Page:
My Gear

I started to photograph at 14 when I got my first camera. I took pictures on my travels. Later I photographed at punk rock shows of the bands that I loved. I learned the craft with a Minolta SRT 101 – the analogue camera of my parents with which I had to set everything manually- from focus to aperture to shutter speed.

Today I work with a Fujifilm xt-3. But I still got one of these old SLRs. I love the way it’s limitations influence my work.

I am still an analogue guy in this digital world.

Minolta Flash Meter IV

Minolta Flash Meter IV
Minolta Flash Meter IV

Why do pros work with a light meter? Because they can adjust the light much faster and much more accurately that way than using the reflective light meter of the camera. The Minolta Flash Meter IV is a simple tool that does the job. It measures ambient light and and works with a flash.

Just one flash

Godox TT685
Godox TT685

A flash is an essential tool for my shootings. I am able to shape the light and create more saturated pictures.

The Godox TT685 and X1T-F wireless trigger for fujifilm is a reliable partner to shoot with off camera flash. It allows me to use ttl. But I set it to manual mode because I love to control the light.

Walimex pro light stand 2,65m and an 83cm translucent white soft umbrella

Walimex pro light stand 2,65m and an 83cm translucent white soft umbrella
light stand and an 83cm translucent white soft umbrella

Is a lightweight solution that I always take with me when I do indoor shootings. I love to use off camera flash and with the umbrella I am able to diffuse the light and create more natural looking pictures.

Asahi Takumar f1.8 55mm

Asahi Takumar f1.8 55mm
Asahi Takumar f1.8 55mm

As I started shooting digital with my Fuji x system my intent was to use some vintage glass too. the Takumar is one of these legendary lenses. The quality of the lens is still amazing. The sharpness is incredible and because it is a 6 element lens design it has great microcontrast too.

Auto Yashinon f2 50mm

Auto Yashinon f2 50mm
Auto Yashinon f2 50mm

Another vintage glass that I love because of its character. The Auto Yashinion lacks a bit of contrast and has this incredible bokeh that gives portraits a classical Hollywood diva touch.

Mamiya C3 professional

Mamiya C3 professional
Mamiya C3 professional

The Mamiya C3 was manufactured in the 1960s and weighs about three kilos and is built to last. It is a full mechanical camera that shoots yay medium format film. My favourite film is the Kodak portra 400. The camera is mounted with an 85mm lens with f2.8 aperture max shutter speed. 1/500 sec. This lens is equivalent to a 50mm lens on a full frame camera. It is a fully manual lens and there is no built-in light meter.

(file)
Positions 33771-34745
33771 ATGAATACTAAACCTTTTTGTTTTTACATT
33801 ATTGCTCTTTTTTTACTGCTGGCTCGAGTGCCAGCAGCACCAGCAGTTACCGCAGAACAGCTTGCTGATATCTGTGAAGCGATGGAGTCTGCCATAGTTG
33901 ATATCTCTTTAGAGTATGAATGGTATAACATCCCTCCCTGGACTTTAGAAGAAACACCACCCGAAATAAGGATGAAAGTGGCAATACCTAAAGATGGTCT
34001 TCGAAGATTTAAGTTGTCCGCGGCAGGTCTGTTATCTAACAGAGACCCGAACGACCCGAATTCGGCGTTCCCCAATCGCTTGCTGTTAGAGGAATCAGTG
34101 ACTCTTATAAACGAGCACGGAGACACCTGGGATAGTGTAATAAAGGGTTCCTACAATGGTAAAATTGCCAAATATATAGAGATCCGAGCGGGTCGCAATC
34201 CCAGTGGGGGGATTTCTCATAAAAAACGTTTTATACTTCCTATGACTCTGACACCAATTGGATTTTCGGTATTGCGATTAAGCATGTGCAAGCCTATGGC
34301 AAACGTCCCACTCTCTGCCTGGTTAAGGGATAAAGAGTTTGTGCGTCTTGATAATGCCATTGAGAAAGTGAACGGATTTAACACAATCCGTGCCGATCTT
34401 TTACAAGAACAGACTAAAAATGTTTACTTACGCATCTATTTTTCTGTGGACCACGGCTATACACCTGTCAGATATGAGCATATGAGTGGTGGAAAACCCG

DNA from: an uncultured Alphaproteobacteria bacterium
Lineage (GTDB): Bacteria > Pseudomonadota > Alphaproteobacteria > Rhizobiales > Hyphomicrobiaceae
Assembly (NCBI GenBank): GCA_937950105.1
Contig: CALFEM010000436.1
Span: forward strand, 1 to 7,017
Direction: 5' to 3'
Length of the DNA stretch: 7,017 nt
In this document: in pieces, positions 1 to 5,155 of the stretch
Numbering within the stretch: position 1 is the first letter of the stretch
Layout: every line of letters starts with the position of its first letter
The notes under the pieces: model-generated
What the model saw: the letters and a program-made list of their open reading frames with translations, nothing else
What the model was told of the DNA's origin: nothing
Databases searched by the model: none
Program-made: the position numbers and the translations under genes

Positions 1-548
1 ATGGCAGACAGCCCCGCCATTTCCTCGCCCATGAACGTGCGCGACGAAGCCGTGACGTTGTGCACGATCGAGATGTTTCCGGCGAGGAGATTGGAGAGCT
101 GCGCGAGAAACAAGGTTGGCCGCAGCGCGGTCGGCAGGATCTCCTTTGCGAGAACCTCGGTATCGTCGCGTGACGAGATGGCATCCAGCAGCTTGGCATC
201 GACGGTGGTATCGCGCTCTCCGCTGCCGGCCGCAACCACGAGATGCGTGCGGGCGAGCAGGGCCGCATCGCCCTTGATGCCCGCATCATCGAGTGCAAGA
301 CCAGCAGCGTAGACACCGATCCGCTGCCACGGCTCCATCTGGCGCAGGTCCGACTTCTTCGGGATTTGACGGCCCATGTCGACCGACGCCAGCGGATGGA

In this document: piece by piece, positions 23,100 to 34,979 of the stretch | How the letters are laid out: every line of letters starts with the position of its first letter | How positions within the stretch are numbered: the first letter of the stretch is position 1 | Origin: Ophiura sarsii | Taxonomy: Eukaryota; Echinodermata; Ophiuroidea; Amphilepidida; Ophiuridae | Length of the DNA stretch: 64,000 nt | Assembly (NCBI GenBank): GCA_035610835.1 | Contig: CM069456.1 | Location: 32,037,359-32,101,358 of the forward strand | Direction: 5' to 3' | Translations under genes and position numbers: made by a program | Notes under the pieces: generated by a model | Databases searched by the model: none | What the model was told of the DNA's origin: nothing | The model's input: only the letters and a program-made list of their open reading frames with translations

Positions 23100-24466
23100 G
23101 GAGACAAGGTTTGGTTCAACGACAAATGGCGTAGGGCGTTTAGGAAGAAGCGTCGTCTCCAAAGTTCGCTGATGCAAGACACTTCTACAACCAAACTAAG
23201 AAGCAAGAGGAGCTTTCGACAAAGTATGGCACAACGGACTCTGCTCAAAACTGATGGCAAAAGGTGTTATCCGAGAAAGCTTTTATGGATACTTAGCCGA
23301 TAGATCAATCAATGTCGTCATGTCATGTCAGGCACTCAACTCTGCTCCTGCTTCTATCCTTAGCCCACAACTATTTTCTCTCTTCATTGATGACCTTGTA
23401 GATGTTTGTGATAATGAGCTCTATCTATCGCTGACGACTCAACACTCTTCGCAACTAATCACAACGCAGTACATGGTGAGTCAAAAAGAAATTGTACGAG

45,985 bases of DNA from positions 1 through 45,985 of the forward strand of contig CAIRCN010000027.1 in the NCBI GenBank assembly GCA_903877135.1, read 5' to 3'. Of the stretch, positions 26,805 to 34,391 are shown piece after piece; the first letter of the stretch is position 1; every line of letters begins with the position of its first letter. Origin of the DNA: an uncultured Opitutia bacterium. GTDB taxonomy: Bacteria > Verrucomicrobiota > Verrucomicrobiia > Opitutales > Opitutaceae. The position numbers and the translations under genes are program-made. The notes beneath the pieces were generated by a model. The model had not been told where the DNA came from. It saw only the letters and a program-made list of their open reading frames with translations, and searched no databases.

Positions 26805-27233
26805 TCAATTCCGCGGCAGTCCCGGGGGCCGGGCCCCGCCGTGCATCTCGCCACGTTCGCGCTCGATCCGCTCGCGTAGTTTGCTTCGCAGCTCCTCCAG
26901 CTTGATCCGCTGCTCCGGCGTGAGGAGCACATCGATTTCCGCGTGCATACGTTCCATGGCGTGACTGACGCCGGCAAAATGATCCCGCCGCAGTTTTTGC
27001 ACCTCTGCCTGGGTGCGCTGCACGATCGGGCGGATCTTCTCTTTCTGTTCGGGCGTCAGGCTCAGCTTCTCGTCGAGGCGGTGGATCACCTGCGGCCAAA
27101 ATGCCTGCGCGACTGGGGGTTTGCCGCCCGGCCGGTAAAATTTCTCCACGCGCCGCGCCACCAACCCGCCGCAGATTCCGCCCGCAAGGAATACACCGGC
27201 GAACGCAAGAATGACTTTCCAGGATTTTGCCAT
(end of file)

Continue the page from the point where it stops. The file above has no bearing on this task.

I bought this camera to challenge my workflow. It slows me down due to it technical limitations and I have to rethink composition because of the square format. And it is a real hipster gadget of course.

artist statement

Ingo Hampe was born in L√ľneburg and raised in Hannover, Germany. Now he lives and works  in Berlin and London.

He started photography at the age of fourteen when he got his first camera – a Minox point and shoot film camera. With it he took pictures of his travels and at punk rock shows of the bands he liked.
He taught himself the craft with a Minolta SRT 101 – an analogue SLR where he had to set everything manually from focus to aperture.  As a street photographer he looked for the decisive moment to capture a story within the picture. He trained his eye to look for leading lines, layers and frames.
He transferred his experiences into his with models today when he is aiming for natural looking pictures that have an authentic energy.

Currently he works with a Fujifilm XT-3 because he is familiar with the ergonomy of the camera. His love for the analogue experience never stopped. Lately he got himself a Mamiya C3 Professional. 6×6 medium format film camera. He likes how the limitations of the technology slows down hi working process and makes him look more precisely and create a more intimate picture that leave an emotional impact.

The exhibitions: How You Look At It (Sprengel Museum, Hannover 2000) and Das Versprechen Der Photographie (Kestner Gesellschaft, Hannover 1999) introduced to him the work of Gary Winogrand, William Eggleston, Lee Friedlander.
These American street photographers inspired him to portray the everyday people, pay attention to subjects that are often overlooked or seemed to be forgotten and document the ordinary life.

In his work with models he aims to create a natural look and candid moments as kind of a staged documentary.

Ingo JHampe Photographer
Ingo Hampe with his Minolta SRT 101

portrait of humanity

portrait of humanity is a celebration of our shared values: Individuality, Community and Unity. It documents a moments of reflection on the life’s journey

We are in an urgent need of a sense of our own existence
breathe in and breathe out
like a butterfly that breaks the cocoon
take a moment of reflection
before I break the emotional barriers of what I am going to leave behind
and find my strength in this moment full of vulnerability
I search inside yourself to find the opportunity for growth in meaning and purpose